Vilepana: 9 definitions
Vilepana means something in Hinduism, Sanskrit, Buddhism, Pali. If you want to know the exact meaning, history, etymology or English translation of this term then check out the descriptions on this page. Add your comment or reference to a book if you want to contribute to this summary article.
Natyashastra (theatrics and dramaturgy)Source: Wisdom Library: Nāṭya-śāstra
Vilepana (विलेपन, “plastering”) refers to rule used in the playing of drums (puṣkara) [with reference to Mṛdaṅga, Paṇava and Dardura] according to the Nāṭyaśāstra chapter 33. Accordingly, “Vilepana [refers to] Plastering of Savya, Vāma and Ūrdhvaka”.
Natyashastra (नाट्यशास्त्र, nāṭyaśāstra) refers to both the ancient Indian tradition (śāstra) of performing arts, (nāṭya, e.g., theatrics, drama, dance, music), as well as the name of a Sanskrit work dealing with these subjects. It also teaches the rules for composing dramatic plays (nataka) and poetic works (kavya).
Shaivism (Shaiva philosophy)Source: Shodhganga: Temple management in the Āgamas
Vilepana (विलेपन) or Gandha refers to “fragrant sandal paste” and represents one of the various upacāras (offerings), in pūjā (ritual worship), as defined in the Śaivāgamas.—Pūjā consists of offering hospitality, in the form of water to wash the feet, to drink, water for ablutions, offering a bath, new clothes, fragrant unguents, fragrant flowers and ornaments, food and so on. Each step in the pūjā process is called “saṃskāra” and each offering is called “upacāra” [viz., Vilepana].
Shaiva (शैव, śaiva) or Shaivism (śaivism) represents a tradition of Hinduism worshiping Shiva as the supreme being. Closely related to Shaktism, Shaiva literature includes a range of scriptures, including Tantras, while the root of this tradition may be traced back to the ancient Vedas.
Languages of India and abroad
Pali-English dictionarySource: BuddhaSasana: Concise Pali-English Dictionary
vilepana : (nt.) ointment; cosmetic; toilet perfume.Source: Sutta: The Pali Text Society's Pali-English Dictionary
Vilepana, (nt.) (vi+lepana) ointment, cosmetic, toilet perfume A. I, 107, 212; II, 209; Th. 1, 616 (sīlaṃ v. seṭṭhaṃ. Cp. J. III, 290); Pug. 51, 58; Pv. II, 316; DA. I, 77, 88. (Page 636)
Pali is the language of the Tipiṭaka, which is the sacred canon of Theravāda Buddhism and contains much of the Buddha’s speech. Closeley related to Sanskrit, both languages are used interchangeably between religions.
Sanskrit-English dictionarySource: DDSA: The practical Sanskrit-English dictionary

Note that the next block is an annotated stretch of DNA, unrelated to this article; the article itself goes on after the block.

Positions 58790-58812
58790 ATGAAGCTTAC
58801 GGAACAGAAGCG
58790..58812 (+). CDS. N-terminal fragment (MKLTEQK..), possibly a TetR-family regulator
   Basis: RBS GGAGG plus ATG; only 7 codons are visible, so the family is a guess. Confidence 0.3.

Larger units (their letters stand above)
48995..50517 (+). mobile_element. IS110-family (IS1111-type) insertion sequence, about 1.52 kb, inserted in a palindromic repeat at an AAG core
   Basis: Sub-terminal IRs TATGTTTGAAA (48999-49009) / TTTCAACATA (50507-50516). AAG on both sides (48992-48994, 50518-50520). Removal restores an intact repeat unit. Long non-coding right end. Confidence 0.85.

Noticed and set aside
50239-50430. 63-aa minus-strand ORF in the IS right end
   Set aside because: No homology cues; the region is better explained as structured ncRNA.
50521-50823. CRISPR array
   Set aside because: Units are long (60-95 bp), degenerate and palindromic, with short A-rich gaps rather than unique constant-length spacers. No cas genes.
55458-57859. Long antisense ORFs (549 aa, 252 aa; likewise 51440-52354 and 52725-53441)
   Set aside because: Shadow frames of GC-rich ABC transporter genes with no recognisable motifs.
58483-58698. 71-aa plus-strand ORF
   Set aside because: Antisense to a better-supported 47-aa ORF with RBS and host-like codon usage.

1) Smearing, anointing.
2) An ointment, unguent, any cosmetic or perfume for the body (such as saffron, sandal &c.); न स्नानं न विलेपनं न कुसुमं नालंकृता मूर्धजाः (na snānaṃ na vilepanaṃ na kusumaṃ nālaṃkṛtā mūrdhajāḥ) Bh.2.19; यान्येव सुरभिकुसुमधूपविलेपनादीनि (yānyeva surabhikusumadhūpavilepanādīni) K.
Derivable forms: vilepanam (विलेपनम्).Source: Cologne Digital Sanskrit Dictionaries: Edgerton Buddhist Hybrid Sanskrit Dictionary
Vilepanā (विलेपना).—(otherwise only °na, nt.), unguent: °nāṃ gṛhītvā LV 49.8 and 50.12, both verses, but note that °naṃ is as good metr.; all mss. with text; °nā ca kṣipiṣus LV 282.16 (verse), so Lefm. em., read with ms. A °nāś (other mss. °nāṃś, as if m.).Source: Cologne Digital Sanskrit Dictionaries: Shabda-Sagara Sanskrit-English Dictionary
(-naṃ) 1. Perfume of the person, unguent or oil of Sandal, saffron, camphor, bdellium, &c. 2. Smearing the body with fragrant oils, &c. 2. Plastering. f. (-nī) 1. A woman adorned with perfumes, &c. 2. Rice-gruel. E. vi before lip to smear, aff. lyuṭ .Source: Cologne Digital Sanskrit Dictionaries: Benfey Sanskrit-English Dictionary
Vilepana (विलेपन).—i. e. vi-lip + ana, I. n. 1. Anointing the body with fragrant substances, [Daśakumāracarita] in
1) Vilepana (विलेपन):—[=vi-lepana] [from vi-lepa > vi-lip] n. smearing, anointing ([especially] with fragrant oils etc.), [Varāha-mihira’s Bṛhat-saṃhitā; Kathāsaritsāgara; Suśruta]
2) [v.s. ...] (ifc. f(ā). ), unguent, ointment, perfume for the person (as saffron, camphor etc.), [Mahābhārata; Kāvya literature] etc.
3) [v.s. ...] a [particular] mythical weapon, [Rāmāyaṇa]
Sanskrit, also spelled संस्कृतम् (saṃskṛtam), is an ancient language of India commonly seen as the grandmother of the Indo-European language family. Closely allied with Prakrit and Pali, Sanskrit is more exhaustive in both grammar and terms and has the most extensive collection of literature in the world, greatly surpassing its sister-languages Greek and Latin.
See also (Relevant definitions)
Starts with: Vilepanagandha.
Search found 8 books and stories containing Vilepana, Vilepanā, Vi-lepana; (plurals include: Vilepanas, Vilepanās, lepanas). You can also click to the full overview containing English textual excerpts. Below are direct links for the most relevant articles:
Brihad Bhagavatamrita (by Śrīla Sanātana Gosvāmī)
Maha Prajnaparamita Sastra (by Gelongma Karma Migme Chödrön)
Act 10.1: Samantaraśmi arrives with gifts before Śākyamuni < [Chapter XV - The Arrival of the Bodhisattvas of the Ten Directions]
Act 7.1: The Buddha shows his ordinary body (prakṛtyātmabhāva) < [Chapter XIV - Emission of rays]
Part 6 - Honoring all the buddhas by means of a single offering < [Chapter XLIX - The Four Conditions]
The Great Chronicle of Buddhas (by Ven. Mingun Sayadaw)
The Brahma Purana (by G. P. Bhatt)
Bhagavati-sutra (Viyaha-pannatti) (by K. C. Lalwani)
Sushruta Samhita, Volume 6: Uttara-tantra (by Kaviraj Kunja Lal Bhishagratna)
Chapter XLII - Symptoms and Treatment of Abdominal Tumors (Gulma) < [Canto III - Kaya-chikitsa-tantra (internal medicine)]